Christmas Book Choice 2012
Written by Sue Gee   
Monday, 17 December 2012
Article Index
Christmas Book Choice 2012
Titles for Enthusiasts

Are you looking for a carefully chosen book as a Christmas gift for the programmers and non-programmers among your family and friends? Our selection of ten titles is designed to help.

Books seem such a good idea as presents - easy to wrap, or if the recipient prefers e-books, you can avoid wrapping altogether and also leave it till the last minute. But then you face the problem of which book.

The choice is overwhelming and it also needs not only to suit the end reader it also needs to reflect something about the giver. So the I Programmer team has come up with suggestions for a range significant others in your life.

If you want to read more of the original review click in the link in each title. Clicking on the book jacket in the side panel will take you to Amazon. If you just want to find out more about the book click in the top portion of the thumbnail to open the book's product details page. If you do decide to make a book purchase accessing Amazon from a link on I Programmer means that we are credited with a few cents - so thanks to all of you who support us in this way.




Cooking for Geeks would make a great gift from one scientist to another and would be equally suitable for a son or nephew or for a friend of a similar age. You could give it to your dad if he's just embarked on cooking for himself but I can't see many mums or aunts being pleased by it as it might give the wrong message. The other drawback  is that, as this book is such obvious present material and it's been available for a couple of years you might have been beaten to it. On the other hand, if you don't already have a personal copy now might be the time to drop hints.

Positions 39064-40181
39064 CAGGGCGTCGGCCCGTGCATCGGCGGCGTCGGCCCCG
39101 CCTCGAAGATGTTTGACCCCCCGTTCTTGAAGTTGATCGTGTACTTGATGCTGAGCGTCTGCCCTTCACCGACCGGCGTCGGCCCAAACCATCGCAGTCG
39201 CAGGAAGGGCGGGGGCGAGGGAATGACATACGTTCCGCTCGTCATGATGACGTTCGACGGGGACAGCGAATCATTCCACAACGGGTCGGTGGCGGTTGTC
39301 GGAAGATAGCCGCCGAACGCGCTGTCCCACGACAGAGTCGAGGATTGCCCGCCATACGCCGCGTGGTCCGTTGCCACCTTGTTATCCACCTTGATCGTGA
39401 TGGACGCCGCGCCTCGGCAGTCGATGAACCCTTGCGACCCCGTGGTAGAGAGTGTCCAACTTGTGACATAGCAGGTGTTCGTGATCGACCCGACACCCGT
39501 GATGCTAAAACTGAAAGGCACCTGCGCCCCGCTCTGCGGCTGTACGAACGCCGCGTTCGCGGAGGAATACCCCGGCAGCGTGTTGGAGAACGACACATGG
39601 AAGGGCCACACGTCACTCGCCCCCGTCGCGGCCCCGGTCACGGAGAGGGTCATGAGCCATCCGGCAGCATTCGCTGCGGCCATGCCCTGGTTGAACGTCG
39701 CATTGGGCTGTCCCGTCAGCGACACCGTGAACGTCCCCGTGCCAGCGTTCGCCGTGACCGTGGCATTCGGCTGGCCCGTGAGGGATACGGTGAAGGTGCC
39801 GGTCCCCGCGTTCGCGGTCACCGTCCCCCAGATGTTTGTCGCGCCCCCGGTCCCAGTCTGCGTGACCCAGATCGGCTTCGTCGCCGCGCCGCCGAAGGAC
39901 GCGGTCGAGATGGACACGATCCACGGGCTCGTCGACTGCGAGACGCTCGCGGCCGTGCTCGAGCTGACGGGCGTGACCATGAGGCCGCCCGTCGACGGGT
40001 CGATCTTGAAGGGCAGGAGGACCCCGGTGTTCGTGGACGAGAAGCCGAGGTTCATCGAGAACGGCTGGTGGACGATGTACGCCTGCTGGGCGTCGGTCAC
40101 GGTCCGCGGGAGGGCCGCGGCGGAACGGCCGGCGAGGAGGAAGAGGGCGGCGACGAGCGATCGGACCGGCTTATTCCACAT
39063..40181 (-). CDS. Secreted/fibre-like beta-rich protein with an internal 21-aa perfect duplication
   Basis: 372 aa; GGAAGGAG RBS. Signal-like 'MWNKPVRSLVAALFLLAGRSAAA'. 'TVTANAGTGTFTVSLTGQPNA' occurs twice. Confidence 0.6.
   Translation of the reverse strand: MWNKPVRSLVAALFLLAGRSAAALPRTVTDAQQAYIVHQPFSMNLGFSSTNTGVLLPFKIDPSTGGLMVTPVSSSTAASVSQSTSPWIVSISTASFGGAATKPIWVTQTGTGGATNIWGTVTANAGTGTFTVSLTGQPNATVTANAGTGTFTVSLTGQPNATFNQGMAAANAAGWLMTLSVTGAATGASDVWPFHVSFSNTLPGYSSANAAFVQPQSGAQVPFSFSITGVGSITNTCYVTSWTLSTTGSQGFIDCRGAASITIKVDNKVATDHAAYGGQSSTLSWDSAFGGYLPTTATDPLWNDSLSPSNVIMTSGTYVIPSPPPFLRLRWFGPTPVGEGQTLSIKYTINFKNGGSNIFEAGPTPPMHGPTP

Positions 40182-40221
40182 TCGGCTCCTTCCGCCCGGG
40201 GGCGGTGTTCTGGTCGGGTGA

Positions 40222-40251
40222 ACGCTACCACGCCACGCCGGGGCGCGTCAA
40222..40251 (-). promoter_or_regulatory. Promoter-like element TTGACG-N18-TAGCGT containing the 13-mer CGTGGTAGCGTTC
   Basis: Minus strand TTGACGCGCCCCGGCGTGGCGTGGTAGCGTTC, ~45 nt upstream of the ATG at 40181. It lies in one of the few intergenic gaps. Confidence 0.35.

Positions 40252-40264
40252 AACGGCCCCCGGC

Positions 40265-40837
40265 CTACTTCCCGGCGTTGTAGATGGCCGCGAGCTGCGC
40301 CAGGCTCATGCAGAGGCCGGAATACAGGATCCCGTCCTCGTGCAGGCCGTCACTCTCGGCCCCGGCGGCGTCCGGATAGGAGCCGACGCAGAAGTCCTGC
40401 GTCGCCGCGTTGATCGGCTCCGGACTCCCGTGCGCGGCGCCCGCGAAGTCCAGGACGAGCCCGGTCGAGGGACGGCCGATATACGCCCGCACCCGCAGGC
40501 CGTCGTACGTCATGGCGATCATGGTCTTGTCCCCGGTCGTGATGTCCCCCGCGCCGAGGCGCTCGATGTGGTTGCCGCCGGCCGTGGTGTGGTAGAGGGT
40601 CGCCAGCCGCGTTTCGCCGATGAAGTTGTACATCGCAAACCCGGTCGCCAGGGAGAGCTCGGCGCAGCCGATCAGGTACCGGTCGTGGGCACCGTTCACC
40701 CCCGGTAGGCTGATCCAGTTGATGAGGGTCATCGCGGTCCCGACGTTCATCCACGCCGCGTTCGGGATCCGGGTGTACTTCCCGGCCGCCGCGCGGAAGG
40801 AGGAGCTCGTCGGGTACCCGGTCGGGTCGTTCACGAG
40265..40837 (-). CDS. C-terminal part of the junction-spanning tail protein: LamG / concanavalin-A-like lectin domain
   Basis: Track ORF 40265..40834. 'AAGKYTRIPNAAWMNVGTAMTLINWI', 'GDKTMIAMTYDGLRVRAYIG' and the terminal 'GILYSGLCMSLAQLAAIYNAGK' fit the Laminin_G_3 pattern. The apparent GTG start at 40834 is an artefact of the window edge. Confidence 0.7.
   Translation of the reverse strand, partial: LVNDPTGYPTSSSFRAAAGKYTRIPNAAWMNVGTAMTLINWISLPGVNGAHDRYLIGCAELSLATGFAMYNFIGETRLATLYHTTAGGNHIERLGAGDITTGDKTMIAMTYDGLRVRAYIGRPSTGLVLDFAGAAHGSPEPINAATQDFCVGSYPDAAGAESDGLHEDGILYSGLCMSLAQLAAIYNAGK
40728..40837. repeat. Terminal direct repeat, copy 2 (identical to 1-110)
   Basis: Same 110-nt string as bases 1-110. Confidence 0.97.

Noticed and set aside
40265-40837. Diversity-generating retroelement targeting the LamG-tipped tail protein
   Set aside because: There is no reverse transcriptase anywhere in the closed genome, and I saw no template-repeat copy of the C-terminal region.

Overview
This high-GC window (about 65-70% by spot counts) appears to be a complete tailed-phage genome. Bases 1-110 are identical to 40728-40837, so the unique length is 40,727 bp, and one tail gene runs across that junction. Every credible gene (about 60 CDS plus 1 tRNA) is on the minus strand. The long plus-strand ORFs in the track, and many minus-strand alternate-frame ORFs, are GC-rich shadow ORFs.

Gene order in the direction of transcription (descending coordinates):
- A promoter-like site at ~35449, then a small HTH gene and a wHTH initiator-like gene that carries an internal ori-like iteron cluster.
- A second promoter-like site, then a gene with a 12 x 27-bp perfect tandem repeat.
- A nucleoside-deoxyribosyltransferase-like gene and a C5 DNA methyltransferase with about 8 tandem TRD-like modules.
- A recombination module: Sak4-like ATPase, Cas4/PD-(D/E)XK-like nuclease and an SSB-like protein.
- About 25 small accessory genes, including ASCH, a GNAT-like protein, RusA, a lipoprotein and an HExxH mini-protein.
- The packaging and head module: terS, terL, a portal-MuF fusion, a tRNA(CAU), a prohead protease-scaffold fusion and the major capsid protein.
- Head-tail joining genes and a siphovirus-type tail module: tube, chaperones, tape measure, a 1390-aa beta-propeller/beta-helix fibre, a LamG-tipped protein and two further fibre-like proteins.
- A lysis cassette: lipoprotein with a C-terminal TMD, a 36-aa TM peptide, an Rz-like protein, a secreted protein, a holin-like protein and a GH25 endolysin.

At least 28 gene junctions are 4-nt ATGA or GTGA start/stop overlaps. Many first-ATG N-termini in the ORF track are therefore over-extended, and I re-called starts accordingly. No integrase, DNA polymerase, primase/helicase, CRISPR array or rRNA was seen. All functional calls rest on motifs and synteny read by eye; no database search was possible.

Mike James, who is an enthusiastic cook as well as being a committed programmer gave it a 5-star (i.e. highest possible) rating and concluded:

If you are new to cooking and are a geek then you might just be encouraged and inspired to get involved. However I think that the perfect reader for this book is the technically-minded cook who wants to know more - but that's a description of me of course.

Highly recommended and it would make a really great  Xmas gift for any geek.

What more can I say than it's been added to my cookbook shelf and no - you can't borrow it....


If you are looking for a book for a fellow programmer then consider  The Art of Readable Code. Giving it a  rating of 5,   Mike James started his review with the words:

If you only read one book this year - make it this one.




This is an easy read with code in a range of languages including C++, Java and JavaScript. It features cartoons that actually help by making a point in an amusing way and there are lots of pull quotes to sum things up.

You probably won't agree with everything that is recommended to make reading code easier - but you don't have to. The book isn't prescriptive. It doesn't insist that there is only one way to do the job. Instead it explains and argues its points and expects you to evaluate the situation to produce an outcome that satisfies you.